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Senior Superintendent of Police Dhiraj Pratap Singh received eight letters from schools and twenty-five letters from parents complaining about the violent and addictive nature of PUBG last month, and that was the final straw. The game simply had to be banned to protect youth.
After discussing the issue with psychiatrists that agreed PUBG was just too dangerous, Singh went to the Kathmandu District Court on Wednesday and requested approval to ban the game. After hearing facts like ‘lots of other countries have banned the game’ and ‘violent games cause violent behavior’ that can be disproved with a Google search or a peruse through TechSpot’s articles on the topic, the court agreed.
On Thursday the court sent a letter to the National Telecommunications Authority requesting that PUBG is immediately banned, and the NTA distributed the message to all ISPs, mobile operators and network providers in the country. They all blocked the game. As of Thursday, playing PUBG in Nepal became a punishable offense.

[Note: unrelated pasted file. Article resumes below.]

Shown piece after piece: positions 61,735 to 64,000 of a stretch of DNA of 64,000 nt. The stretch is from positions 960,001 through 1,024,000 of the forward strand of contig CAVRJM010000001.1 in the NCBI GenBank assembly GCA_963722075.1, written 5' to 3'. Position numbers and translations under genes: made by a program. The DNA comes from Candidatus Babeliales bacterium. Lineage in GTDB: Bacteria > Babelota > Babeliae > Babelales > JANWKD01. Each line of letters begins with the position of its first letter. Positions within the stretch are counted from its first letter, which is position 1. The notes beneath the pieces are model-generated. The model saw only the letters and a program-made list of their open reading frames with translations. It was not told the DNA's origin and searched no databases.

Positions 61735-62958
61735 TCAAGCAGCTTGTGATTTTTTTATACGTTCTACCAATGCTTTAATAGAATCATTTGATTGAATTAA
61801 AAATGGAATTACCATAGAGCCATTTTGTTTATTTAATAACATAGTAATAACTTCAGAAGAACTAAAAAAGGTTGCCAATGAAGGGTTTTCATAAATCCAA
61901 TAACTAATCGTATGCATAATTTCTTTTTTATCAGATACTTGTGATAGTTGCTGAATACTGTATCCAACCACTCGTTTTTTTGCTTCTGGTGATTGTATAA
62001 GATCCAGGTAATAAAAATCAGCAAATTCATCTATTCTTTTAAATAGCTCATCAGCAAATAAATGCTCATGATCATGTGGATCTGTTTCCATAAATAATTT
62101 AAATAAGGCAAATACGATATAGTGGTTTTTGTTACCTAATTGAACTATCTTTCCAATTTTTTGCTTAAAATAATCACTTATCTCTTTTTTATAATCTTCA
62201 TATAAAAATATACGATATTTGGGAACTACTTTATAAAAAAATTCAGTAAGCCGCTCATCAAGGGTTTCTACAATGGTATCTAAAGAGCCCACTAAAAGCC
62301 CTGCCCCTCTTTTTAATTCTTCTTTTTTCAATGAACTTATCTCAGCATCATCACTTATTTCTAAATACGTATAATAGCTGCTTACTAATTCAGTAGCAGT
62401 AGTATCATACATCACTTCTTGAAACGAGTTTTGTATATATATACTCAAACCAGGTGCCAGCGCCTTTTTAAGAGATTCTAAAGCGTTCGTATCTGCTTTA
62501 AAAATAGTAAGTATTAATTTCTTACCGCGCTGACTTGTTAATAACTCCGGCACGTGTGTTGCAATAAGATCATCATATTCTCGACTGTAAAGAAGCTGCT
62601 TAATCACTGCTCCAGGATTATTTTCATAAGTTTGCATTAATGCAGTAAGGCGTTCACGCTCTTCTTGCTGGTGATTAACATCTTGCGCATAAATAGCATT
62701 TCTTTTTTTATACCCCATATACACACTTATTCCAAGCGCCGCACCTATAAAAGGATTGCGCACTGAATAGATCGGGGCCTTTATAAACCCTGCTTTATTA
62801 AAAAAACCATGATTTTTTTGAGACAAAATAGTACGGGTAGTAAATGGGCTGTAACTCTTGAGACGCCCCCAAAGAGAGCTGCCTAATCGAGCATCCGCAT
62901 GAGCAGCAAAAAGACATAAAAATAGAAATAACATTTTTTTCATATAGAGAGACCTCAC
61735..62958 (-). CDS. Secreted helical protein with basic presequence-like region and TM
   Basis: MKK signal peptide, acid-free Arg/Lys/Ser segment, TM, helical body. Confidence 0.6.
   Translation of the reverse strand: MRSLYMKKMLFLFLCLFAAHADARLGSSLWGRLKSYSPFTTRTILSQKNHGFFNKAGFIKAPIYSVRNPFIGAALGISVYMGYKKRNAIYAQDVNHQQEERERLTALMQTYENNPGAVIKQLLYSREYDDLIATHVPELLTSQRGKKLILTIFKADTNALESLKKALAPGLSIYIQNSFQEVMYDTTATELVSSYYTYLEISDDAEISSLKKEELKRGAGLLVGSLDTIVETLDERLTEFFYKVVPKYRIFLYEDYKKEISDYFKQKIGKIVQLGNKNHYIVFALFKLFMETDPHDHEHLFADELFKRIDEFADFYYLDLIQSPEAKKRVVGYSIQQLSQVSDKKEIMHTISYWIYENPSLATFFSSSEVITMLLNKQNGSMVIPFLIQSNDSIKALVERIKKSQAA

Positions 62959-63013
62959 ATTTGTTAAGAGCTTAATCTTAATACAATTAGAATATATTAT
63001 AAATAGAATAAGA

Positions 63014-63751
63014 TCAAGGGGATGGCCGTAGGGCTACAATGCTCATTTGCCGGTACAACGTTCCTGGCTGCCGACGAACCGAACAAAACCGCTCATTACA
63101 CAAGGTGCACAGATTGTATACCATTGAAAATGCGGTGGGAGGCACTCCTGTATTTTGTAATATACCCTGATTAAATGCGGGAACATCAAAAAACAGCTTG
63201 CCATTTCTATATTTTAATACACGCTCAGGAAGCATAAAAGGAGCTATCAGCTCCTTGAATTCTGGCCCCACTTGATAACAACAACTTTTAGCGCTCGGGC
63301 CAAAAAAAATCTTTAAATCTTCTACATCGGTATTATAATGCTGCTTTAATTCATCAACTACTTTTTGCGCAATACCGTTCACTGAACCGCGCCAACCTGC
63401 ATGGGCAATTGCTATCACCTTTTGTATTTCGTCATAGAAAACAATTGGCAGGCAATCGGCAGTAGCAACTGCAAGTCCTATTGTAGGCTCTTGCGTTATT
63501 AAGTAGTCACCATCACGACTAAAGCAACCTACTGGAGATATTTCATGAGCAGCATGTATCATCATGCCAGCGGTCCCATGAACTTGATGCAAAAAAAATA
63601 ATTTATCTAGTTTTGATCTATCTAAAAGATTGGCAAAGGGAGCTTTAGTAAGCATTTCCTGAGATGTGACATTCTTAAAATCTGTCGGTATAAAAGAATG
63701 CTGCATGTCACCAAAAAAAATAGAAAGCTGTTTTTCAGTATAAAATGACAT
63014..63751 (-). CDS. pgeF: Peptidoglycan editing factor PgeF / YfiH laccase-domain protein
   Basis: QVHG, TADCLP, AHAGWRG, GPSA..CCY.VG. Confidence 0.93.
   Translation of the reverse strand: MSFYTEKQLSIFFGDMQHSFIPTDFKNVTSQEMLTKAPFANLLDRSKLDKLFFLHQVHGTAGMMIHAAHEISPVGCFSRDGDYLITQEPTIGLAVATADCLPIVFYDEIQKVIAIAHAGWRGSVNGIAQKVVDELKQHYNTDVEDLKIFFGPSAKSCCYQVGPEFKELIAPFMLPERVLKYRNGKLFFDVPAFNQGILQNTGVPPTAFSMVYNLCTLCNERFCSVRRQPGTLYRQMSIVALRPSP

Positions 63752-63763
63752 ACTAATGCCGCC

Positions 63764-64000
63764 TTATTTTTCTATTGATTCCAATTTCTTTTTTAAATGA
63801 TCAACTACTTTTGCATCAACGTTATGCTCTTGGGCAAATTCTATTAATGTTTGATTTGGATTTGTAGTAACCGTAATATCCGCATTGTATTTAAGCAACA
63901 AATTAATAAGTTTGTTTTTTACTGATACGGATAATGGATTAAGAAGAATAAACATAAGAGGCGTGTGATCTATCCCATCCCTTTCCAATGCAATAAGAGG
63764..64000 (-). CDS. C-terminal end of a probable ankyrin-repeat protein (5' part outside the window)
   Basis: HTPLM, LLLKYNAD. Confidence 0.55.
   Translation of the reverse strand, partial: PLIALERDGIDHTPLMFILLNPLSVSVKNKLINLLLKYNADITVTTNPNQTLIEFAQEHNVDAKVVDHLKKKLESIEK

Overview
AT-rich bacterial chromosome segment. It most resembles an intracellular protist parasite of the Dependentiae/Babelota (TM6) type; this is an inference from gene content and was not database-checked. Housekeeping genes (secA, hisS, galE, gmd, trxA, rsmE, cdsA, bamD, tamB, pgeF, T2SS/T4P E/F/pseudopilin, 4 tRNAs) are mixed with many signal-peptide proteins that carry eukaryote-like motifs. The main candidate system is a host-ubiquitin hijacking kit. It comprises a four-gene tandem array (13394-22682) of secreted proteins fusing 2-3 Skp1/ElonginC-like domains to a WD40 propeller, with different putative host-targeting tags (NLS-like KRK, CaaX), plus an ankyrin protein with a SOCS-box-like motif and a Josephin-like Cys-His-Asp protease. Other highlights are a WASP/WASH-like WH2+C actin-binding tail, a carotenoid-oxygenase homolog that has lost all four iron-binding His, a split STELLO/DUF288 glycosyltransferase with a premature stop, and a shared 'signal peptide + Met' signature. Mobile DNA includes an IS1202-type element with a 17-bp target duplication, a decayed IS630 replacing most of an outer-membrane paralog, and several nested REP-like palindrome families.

While PUBG can be dangerously addictive, even causing two reported suicides in India, there are much more effective solutions, like general support or therapy. Because let’s be real, getting around a ban like this is a piece of cake, just download a free VPN. And the idea that PUBG could potentially cause real violence is preposterous, it’s barely violent on the scale of violent videogames and even the worst of the worst have been proven to have no perceptible impact on behavior.
This isn’t a protection of youth, it’s a demonstration of scientific and technological illiteracy.